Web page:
To start out, I admit that I completed my training in Englanglit before Deconstruction was developed and accepted as a form of literary criticism; also, as an undergraduate M. H. Abrams was my god (although Frank Kermode was my go-to literary critic); and finally, as Deconstruction grew in popularity, Abrams was possibly its greatest detractor. In 1973 M. H. Abrams wrote a scathing essay that might have derailed the Deconstruction express if Jacques Derrida hadn’t been so cute (Abrams, M. H. “The Deconstructive Angel.” Critical Inquiry 3, no. 3 (spring 1977): 425-38).
I don’t have a copy of that essay but I do have my well-worn copy of A Glossary of Literary Terms, edited for years by Abrams. Here is what the entry on Deconstruction says:
Deconstruction, as applied in criticism of literature, designates a theory and practice of reading which questions and claims to “subvert” or “undermine” the assumption that the system of language provides grounds that are adequate to establish boundaries, the coherence or unity, and the determinate meanings of a literary text. Typically, a reconstructive reading sets out to show that conflicting forces within the text itself serve to dissipate the seeming definiteness of its structure and meanings into an indefinite array of incompatible and undecidable possibilities.
Got that? But as Jacques Derrida developed his philosophy and theories concerning the logocentric world, it became easy for later proponents, especially Paul de Man in the United States, to co-opt the ideas, do a little tuning and reconfiguring, and develop a new form of literary criticism called Deconstruction. As I understand it, the American Deconstructionists expanding on the idea of the close reading of literature, which was one of the central concepts of New Criticism, and suggested the reading wasn’t close enough. The Glossary gives a good comparison between the two versions of a close reading:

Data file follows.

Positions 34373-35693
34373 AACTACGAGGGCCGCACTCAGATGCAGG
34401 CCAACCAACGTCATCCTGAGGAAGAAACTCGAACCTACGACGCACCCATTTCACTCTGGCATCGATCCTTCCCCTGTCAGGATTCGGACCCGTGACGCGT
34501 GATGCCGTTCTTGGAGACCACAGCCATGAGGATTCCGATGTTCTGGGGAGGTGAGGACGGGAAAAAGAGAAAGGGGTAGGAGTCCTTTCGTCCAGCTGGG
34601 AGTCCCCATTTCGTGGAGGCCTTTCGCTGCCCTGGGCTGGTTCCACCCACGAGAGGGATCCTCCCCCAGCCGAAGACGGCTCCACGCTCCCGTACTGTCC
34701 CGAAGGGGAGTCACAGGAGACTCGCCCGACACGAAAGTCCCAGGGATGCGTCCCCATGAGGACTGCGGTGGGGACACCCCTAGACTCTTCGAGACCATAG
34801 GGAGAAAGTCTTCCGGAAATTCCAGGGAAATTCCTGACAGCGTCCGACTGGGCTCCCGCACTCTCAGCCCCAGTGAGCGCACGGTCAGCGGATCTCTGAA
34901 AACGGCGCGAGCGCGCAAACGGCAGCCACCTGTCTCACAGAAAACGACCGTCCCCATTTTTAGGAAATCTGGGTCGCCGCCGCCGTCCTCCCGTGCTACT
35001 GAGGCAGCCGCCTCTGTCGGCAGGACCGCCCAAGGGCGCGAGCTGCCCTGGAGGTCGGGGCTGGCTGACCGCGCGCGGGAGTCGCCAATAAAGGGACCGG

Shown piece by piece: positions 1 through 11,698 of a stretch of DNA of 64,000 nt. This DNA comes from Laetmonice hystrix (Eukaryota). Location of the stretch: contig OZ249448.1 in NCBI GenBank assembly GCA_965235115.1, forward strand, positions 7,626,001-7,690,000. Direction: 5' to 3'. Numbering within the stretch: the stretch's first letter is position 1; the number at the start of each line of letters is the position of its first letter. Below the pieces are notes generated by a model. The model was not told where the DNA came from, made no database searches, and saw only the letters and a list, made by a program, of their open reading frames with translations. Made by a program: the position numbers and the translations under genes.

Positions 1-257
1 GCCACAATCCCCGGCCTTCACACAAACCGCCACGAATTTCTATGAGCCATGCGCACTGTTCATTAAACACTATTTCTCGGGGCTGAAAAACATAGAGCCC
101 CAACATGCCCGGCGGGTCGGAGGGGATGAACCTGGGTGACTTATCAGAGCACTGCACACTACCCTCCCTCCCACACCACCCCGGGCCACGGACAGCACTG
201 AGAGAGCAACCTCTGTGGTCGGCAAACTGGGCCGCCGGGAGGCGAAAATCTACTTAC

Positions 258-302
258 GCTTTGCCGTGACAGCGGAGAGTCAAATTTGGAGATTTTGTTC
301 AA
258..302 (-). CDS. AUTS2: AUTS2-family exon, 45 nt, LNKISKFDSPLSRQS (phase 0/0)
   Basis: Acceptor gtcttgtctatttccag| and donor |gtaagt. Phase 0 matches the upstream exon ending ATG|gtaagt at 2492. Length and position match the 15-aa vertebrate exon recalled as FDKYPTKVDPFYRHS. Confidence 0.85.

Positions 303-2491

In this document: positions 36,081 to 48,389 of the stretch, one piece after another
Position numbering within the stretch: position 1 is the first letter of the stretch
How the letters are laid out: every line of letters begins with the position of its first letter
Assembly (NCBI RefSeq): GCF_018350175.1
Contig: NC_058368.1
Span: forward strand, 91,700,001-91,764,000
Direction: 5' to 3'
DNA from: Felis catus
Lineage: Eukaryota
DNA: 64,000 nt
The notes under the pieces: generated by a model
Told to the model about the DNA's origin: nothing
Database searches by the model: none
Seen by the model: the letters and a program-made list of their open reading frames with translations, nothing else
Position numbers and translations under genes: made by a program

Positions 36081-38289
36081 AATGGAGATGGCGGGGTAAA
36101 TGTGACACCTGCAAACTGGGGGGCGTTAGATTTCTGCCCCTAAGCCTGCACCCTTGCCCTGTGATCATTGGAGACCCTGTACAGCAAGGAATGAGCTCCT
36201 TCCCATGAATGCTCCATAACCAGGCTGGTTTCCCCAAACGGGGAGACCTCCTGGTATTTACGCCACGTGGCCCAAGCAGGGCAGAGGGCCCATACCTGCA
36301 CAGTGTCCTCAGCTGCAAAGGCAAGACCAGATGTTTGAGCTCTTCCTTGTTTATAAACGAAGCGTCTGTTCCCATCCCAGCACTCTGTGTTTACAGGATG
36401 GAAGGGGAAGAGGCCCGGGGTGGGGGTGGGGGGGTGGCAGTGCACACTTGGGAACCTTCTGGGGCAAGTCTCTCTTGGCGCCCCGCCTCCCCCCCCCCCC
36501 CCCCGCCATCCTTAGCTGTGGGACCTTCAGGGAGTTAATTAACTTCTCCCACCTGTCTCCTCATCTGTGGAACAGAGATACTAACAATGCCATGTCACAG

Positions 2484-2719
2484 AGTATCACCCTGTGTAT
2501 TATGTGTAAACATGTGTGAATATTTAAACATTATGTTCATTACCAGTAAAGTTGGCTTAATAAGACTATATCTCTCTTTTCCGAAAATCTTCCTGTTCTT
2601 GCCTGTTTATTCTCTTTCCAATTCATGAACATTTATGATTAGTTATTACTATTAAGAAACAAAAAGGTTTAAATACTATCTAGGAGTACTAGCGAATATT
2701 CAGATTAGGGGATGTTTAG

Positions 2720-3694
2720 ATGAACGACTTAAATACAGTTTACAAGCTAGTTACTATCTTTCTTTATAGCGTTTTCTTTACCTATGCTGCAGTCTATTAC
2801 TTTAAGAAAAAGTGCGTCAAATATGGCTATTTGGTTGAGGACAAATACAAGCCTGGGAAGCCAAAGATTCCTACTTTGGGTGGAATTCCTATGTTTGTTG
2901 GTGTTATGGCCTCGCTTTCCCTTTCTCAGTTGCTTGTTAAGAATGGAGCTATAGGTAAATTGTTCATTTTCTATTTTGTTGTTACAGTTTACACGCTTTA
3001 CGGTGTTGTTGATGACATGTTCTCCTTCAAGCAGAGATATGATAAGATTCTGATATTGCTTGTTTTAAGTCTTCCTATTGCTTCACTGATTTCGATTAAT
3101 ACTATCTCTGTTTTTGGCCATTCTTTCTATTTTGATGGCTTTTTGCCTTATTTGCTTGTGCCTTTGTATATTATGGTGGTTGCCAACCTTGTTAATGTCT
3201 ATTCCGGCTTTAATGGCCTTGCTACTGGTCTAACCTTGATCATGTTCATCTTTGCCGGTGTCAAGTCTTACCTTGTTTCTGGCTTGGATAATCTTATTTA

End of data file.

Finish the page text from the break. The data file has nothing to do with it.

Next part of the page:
New-critical explications of texts had undertaken to show that a great literary work, in the tight internal relations of its figurative and paradoxical meanings, constitutes a freestanding, bounded, and organic entity of multiplex yet determinate meanings. On the contrariety, a radically deconstructive close reading undertakes to show that a literary text lacks a “totalized” boundary that makes it an entity, much less an organic unity; also that the text, by play of internal counter-forces, disseminates into an indefinite range of self-conflicting significations.
Paul de Man suggested that the final outcome of a deconstructive reading is an aporia of “vertiginous possibilities.”
The idea that a text has no meaning, or rather that it has so many meanings that it is impossible to decide on a single meaning, seems to me a logical outcome of postmodernism. If you combine lack of meaning with close reading you get another ten or twenty years of quasi-original doctorate theses before it all begins to run together and the quest for a new theory of litcrit begins.
But be warned: the evil offspring of this theory is the idea that everyone’s personal interpretation or opinion is equally valid.